Mar 20, 2018

Some self-driving car companies hit brakes on tests after fatality

A nuTonomy test vehicle in Boston. Photo: nuTonomy

Following the death Sunday of a pedestrian struck by an Uber self-driving car, some companies are halting their own autonomous vehicle testing, Among those who is halting testing is nuTonomy, which says it did so at the request of the city of Boston. Uber also halted its testing, as has Toyota, per Bloomberg.

Why it matters: The first death caused by a self-driving car was sure to shake up the industry, despite arguments that self-driving cars are significantly safer than humans behind the wheel.

From nuTonomy: “We are working with City of Boston officials to ensure that our automated vehicle pilots continue to adhere to high standards of safety. We have complied with the City of Boston's request to temporarily halt autonomous vehicle testing on public roads.”

Ford: "We have no plans to change our testing operations at this time," a spokesman told Axios.

Toyota: “Because we feel the incident may have an emotional effect on our test drivers, we have decided to temporarily pause our Chauffeur mode testing on public roads,” Toyota told Bloomberg in a statement.

But, but, but: GM has said there are no changes to its plan to roll out a commercial service in 2019.

Axios has contacted other companies and will update if we hear back.

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New Zealand flattens coronavirus curve after 2 weeks of lockdown

Prime Minister Jacinda Ardern gives a coronavirus media update at the New Zealand Parliament in Wellington. Photo: Mark Mitchell - Pool/Getty Images

AUCKLAND -- New Zealand has flattened the curve of novel coronavirus cases after two weeks of lockdown and the next phase is to "squash it," Professor Shaun Hendy, who heads a body advising the government on COVID-19, told Axios.

Why it matters: The country imposed 14 days ago some of the toughest restrictions in the world in response to the pandemic, despite confirming only 102 cases and no deaths at the time.

Go deeperArrow11 mins ago - Health

Coronavirus dashboard

Illustration: Sarah Grillo/Axios

  1. Global: Total confirmed cases as of 2:30 a.m. ET: 1,431,375 — Total deaths: 82,145 — Total recoveries: 301,543Map.
  2. U.S.: Total confirmed cases as of 2:30 a.m. ET: 399,886 — Total deaths: 12,910 — Total recoveries: 22,461Map.
  3. Federal government latest: Acting Navy secretary resigns over handling of virus-infected ship — Trump removes watchdog overseeing rollout of $2 trillion coronavirus bill — Trump said he "didn't see" memos from his trade adviser Peter Navarro warning that the crisis could kill more than half a million Americans.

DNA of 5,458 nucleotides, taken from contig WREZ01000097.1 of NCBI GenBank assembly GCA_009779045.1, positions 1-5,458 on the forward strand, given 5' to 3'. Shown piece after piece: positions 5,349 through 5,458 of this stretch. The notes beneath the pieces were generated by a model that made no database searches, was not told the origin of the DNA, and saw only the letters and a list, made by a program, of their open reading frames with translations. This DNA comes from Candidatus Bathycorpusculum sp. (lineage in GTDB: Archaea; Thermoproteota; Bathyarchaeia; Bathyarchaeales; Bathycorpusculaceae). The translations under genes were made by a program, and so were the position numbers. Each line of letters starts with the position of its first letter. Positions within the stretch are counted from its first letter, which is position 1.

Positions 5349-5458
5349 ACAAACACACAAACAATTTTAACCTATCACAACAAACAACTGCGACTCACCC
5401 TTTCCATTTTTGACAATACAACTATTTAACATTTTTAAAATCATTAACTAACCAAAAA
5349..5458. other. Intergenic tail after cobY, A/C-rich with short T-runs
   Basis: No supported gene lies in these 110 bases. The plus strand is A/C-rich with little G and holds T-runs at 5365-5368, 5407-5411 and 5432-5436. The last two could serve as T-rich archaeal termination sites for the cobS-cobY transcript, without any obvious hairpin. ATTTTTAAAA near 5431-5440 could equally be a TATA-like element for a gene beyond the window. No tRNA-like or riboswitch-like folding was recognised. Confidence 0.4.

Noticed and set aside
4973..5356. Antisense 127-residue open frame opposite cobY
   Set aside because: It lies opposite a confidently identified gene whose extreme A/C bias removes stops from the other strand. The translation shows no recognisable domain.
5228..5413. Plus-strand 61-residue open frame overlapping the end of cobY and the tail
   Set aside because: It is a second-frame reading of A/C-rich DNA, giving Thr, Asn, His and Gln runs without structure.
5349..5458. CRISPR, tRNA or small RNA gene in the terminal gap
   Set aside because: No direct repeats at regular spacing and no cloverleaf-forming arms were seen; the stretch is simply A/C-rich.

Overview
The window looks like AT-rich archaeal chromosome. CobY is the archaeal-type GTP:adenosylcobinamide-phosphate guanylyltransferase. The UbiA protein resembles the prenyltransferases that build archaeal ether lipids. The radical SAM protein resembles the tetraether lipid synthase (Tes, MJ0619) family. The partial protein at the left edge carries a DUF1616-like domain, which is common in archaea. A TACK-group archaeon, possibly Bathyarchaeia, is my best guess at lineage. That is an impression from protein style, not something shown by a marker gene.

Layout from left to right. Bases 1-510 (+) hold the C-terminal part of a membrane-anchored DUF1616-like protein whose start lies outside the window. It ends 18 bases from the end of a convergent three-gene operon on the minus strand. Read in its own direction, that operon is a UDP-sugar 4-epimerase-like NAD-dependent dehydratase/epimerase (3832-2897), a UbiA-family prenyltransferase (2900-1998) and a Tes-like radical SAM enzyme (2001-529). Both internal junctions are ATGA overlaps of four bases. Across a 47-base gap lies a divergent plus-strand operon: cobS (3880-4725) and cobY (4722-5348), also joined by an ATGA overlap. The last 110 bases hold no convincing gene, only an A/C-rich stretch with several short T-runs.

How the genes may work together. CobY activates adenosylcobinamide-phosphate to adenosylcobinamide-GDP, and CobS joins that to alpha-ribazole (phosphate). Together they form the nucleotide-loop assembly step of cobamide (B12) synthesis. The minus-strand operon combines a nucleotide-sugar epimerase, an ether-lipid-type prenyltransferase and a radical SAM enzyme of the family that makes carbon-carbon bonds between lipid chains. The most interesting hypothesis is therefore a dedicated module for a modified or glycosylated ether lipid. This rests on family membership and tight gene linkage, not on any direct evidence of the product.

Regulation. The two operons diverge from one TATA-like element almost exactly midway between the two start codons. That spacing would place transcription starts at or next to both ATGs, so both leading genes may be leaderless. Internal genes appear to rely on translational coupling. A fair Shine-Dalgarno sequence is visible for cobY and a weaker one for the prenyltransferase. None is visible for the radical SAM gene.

4. States latest: California Gov. Gavin Newsom is confident that more than 200 million masks will be delivered to the state "at a monthly basis starting in the next few weeks."
  5. Business latest: America's food heroes in times of the coronavirus crisis. Even when the economy comes back to life, huge questions for airlines will remain.
  6. World updates: China reopens Wuhan after 10-week coronavirus lockdown.
  7. 2020 latest: Polls for Wisconsin's primary elections closed at 9 p.m. ET Tuesday, but results won't be released until April 13. Thousands of residents cast ballots in person.
  8. 1 Olympics thing: About 6,500 athletes who qualified for the Tokyo Games will keep their spots in 2021.
  9. What should I do? Pets, moving and personal healthAnswers about the virus from Axios expertsWhat to know about social distancingQ&A: Minimizing your coronavirus risk.
  10. Other resources: CDC on how to avoid the virus, what to do if you get it.

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Tariff worries hit record high amid coronavirus outbreak

Data: CivicScience, margin of error ±1 percentage points; Chart: Axios Visuals

Concern about President Trump's tariffs on U.S imports grew to record high levels among Americans last month, particularly as more lost their jobs and concern about the novel coronavirus increased.

Driving the news: About seven in 10 people said they were at least somewhat concerned about tariffs in March, according to the latest survey from CivicScience provided first to Axios.